There are those in need of a home because someone didn't realize they would get so big, bark so much, leave so much hair in the house, wander, and require work. Or, they ended up going to a backyard breeder or farmer and ended up with a dog who was aggressive because of bad breeding. Or, they forgot they travel a lot or a baby is on the way and they just don't want the dog, anymore.

It is very important to do your research on any breed before deciding if they are a good match for your family. Please start here:

http://www.great-pyrenees-club-of-southern-ontario.com/Great-Pyrenees.html

Regarding dogs and children. We never want to see these dogs fail so it's important that children learn how to behave with dogs and that parents never leave their children alone with a dog. Here is a link on that subject:

http://www.great-pyrenees-club-of-southern-ontario.com/bestdogsforchildren.html

Enjoy her!

Mar 27, 2016
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Looks like a pure breed
by: Anonymous

Your Lucy sure looks like a pure breed Pyrenees to me! One sure way to find out is get a DNA purebreds test, simple swab the inside of her mouth send it in and you will know for sure. I have done it and it is very accurate. Because you simply don't have her line history she can not be pedagreed but if your not showing her that don't matter. But it is nice to know you have a pure breed dog. You all ready know you have a pure gem.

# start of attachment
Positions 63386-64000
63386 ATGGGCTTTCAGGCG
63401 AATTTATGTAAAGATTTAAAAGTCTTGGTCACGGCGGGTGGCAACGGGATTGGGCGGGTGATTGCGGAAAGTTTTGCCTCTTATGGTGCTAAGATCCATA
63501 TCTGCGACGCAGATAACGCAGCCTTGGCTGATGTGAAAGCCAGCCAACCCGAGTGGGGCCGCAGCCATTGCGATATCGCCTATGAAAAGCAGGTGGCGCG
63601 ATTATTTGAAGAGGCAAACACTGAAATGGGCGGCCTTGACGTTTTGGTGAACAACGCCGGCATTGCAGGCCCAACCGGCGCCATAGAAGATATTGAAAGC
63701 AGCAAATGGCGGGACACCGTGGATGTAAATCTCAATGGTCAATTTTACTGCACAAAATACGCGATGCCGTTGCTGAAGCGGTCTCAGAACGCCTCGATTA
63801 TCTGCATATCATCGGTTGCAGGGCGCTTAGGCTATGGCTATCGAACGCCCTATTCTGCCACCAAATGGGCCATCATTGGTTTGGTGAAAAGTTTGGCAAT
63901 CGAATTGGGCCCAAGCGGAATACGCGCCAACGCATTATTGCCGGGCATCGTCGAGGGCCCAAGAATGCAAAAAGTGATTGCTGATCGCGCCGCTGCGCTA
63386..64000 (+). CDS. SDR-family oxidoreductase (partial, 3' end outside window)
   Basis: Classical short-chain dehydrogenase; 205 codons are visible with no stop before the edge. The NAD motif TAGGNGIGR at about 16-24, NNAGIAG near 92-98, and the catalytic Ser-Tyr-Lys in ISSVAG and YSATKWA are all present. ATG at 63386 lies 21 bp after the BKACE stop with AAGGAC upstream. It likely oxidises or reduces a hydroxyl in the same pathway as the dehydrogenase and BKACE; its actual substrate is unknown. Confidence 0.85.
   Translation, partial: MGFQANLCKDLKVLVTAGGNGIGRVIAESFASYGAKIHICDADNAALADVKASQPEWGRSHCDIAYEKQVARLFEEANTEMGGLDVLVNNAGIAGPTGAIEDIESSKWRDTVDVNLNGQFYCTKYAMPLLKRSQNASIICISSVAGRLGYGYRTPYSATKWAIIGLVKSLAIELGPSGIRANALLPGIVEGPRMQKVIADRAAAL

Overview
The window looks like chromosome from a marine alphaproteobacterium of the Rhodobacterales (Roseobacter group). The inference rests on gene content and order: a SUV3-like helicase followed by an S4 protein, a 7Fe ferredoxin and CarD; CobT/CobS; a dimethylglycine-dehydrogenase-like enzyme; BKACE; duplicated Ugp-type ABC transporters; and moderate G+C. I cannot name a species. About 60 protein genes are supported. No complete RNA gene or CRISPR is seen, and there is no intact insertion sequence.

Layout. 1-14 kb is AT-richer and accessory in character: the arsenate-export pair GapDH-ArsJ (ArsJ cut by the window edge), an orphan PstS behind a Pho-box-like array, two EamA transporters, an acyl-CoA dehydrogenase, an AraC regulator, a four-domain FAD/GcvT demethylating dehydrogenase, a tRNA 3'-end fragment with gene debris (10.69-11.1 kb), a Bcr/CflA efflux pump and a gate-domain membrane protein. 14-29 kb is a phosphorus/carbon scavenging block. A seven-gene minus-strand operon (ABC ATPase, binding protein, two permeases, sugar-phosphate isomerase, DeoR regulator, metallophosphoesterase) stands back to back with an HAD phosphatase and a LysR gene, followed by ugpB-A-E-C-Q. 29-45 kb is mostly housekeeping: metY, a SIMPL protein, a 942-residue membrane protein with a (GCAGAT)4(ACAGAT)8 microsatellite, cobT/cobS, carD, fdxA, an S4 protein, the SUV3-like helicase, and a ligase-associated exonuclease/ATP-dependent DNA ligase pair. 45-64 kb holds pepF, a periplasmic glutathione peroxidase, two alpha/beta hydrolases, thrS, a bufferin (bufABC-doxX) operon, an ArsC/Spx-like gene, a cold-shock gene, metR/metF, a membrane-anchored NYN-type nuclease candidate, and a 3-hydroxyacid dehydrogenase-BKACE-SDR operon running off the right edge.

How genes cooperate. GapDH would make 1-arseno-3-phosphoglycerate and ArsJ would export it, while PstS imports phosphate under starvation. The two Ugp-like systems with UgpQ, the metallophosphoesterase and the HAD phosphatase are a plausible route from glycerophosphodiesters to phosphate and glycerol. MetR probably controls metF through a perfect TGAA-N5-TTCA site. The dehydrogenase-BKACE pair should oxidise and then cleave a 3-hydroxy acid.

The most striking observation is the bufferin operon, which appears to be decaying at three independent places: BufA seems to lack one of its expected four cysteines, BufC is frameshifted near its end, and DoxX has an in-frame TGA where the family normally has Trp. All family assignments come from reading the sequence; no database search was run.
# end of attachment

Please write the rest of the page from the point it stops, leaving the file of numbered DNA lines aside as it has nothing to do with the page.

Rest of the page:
Mar 27, 2016
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Purebred?
by: Donna

Your dog is not purebred although she is full Pyr.

The definition for a purebred is:

Purebred dogs are pedigreed members of modern breeds. These dogs may be registered with breed club. The breed clubs may be an open stud book or a closed stud book, the term can be interpreted to either. Usually the breed club is also associated with a kennel club (AKC, UKC, CKC etc.).

So, if she has no papers stating she is registered with a kennel club, she is not purebred. It's no big deal since she is very obviously a full Pyr. Again, gorgeous girl.